Democrats barely lifted a finger in this district in 2017 when Democrat Veronica Coleman, who spent less than $50K in her bid, lost to incumbent Republican Glenn Davis by 3.5%. Democrats decided to actually make an effort against Davis in the 2019 elections but still came up short, albeit by a closer margin of 2.4%. Democrats aren’t trying as hard here as they did in 2019, given that they have vulnerable incumbents they need to defend. We’re giving a final rating of Likely Republican for this seat, with an 8-in-10 chance of Glenn Davis winning re-election. We also expect him to outpace his narrow wins in both 2017 and 2019.
Out of all of the Democrats running for re-election trying to defend their seat, the most likely to lose theirs is Roz Tyler of the 75th district in Southside. This rightward-trending majority-Black district came extremely close to flipping to Republicans in 2019 when Republican Otto Waschmann came within 3 points of winning, despite a lackluster campaign operation.
This time around, House Republicans have invested in Waschmann, landing Tyler in trouble as a result. In a region that traditionally drifts rightward in its Republican nominees for Governor after their presidential nominee counterparts a year prior, Republicans are slight favorites in this seat. Tilt Republican, a flip.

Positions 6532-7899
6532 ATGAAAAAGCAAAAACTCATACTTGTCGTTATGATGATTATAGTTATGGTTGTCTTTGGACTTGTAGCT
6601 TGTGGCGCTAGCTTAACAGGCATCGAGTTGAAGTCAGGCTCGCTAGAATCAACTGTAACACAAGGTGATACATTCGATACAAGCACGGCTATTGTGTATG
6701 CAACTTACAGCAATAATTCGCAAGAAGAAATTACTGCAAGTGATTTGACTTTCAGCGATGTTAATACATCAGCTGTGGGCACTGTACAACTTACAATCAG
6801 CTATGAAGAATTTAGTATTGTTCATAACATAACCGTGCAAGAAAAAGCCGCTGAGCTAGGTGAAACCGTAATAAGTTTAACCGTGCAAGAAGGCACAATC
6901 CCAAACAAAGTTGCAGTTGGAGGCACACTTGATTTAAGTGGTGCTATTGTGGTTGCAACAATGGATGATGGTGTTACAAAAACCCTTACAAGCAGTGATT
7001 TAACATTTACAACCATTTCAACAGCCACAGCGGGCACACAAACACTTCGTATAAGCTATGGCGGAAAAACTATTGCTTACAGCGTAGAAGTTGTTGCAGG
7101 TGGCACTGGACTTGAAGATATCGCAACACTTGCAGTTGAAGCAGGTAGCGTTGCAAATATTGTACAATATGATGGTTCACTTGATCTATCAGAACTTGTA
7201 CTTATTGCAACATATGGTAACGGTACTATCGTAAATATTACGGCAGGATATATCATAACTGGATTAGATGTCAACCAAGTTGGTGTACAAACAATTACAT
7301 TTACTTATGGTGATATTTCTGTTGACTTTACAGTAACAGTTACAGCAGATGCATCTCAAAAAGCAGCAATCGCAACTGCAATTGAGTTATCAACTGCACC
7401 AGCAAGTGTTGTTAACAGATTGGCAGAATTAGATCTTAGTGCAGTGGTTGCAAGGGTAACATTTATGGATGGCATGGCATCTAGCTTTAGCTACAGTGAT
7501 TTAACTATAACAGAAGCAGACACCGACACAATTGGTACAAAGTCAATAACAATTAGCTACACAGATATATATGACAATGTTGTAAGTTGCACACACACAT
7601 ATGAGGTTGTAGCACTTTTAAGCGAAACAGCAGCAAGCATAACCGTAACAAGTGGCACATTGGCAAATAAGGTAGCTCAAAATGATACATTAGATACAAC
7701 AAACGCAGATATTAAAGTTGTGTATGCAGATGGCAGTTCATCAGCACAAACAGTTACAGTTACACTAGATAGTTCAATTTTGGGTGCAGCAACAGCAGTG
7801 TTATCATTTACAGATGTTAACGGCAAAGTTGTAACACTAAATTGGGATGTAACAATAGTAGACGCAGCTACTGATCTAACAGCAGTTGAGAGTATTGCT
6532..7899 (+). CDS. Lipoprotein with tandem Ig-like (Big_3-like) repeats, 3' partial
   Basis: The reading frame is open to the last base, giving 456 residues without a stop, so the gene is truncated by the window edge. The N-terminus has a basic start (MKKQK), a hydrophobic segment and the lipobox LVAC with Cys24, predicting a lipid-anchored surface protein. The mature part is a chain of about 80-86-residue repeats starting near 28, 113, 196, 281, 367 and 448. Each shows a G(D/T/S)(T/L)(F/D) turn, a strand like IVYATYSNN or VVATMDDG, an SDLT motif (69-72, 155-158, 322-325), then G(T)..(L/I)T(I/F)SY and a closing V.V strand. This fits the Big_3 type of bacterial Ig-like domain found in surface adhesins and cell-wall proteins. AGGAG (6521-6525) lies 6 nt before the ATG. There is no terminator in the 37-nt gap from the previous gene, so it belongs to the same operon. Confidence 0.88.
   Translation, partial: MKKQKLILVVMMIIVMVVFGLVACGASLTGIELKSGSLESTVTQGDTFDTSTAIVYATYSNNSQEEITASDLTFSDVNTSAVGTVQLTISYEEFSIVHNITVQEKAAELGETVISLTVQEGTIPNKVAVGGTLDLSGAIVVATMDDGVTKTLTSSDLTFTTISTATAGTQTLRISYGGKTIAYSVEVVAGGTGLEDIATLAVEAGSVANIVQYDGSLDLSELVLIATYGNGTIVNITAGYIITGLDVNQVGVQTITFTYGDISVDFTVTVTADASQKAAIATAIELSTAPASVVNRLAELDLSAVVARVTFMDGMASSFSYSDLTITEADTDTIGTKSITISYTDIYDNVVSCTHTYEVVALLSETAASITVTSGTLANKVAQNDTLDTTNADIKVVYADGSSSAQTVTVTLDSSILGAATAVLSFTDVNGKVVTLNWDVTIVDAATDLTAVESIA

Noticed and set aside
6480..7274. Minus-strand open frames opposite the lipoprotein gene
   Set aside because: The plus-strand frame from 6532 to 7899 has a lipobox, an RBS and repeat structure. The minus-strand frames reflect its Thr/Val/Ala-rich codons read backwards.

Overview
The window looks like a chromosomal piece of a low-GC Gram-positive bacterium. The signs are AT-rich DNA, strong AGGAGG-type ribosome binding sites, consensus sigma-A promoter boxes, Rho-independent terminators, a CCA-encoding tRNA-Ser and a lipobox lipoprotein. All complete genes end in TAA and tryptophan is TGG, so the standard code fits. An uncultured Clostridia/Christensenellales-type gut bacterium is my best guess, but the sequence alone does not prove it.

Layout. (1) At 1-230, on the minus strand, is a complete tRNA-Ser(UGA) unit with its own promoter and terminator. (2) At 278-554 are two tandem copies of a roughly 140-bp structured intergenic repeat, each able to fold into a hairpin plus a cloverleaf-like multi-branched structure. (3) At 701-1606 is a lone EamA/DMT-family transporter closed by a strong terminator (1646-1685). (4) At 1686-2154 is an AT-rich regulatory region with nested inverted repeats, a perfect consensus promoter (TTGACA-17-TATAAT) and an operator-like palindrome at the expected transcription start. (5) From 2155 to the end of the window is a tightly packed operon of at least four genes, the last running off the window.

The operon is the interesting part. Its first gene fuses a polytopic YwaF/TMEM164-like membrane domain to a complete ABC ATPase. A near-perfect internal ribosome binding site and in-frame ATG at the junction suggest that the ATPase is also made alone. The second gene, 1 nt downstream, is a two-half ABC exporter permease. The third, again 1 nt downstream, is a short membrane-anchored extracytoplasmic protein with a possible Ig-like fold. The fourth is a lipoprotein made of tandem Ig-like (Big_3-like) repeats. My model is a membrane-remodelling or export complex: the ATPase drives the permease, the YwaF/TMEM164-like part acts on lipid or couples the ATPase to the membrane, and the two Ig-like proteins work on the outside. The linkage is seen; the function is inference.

The narrowest margin of victory for Democrats in a House of Delegates seat in 2019 was District 83 in Virginia Beach. Democrat Nancy Guy beat Republican incumbent Chris Stolle by a razor-thin margin of only 27 votes. Stolle tried to make a comeback bid this year but lost to Republican attorney Tim Anderson, who won the primary by 24 votes. Anderson ran to Stolle’s right and created an October surprise for himself when it was revealed that he impersonated a judge over the phone to test his staff.
Had Stolle won the primary, we’d have had this seat as Lean Republican throughout the entire campaign. We’re still picking a Republican win here, though this is one of the 5 seats that were previously in our Toss-Up column. Despite the negative news for Anderson in the final hour, it’s too late for enough of the electorate to learn about it. Ours is a heavily polarized climate and scandals like these are becoming less…well, scandalous. Our final rating for this seat is Tilt Republican, another flip.
The next most likely district to flip to Republicans is the only Trump/Biden district in the Virginia House that Democrats hold, the 28th in parts of Stafford County and Fredericksburg City. Democrats lost this seat in 2017 by 73 votes in an open race between Republican Bob Thomas and Democrat Joshua Cole. Cole made another run in 2019 and flipped it after Thomas lost his primary to a challenge from Paul Milde in a very divisive contest.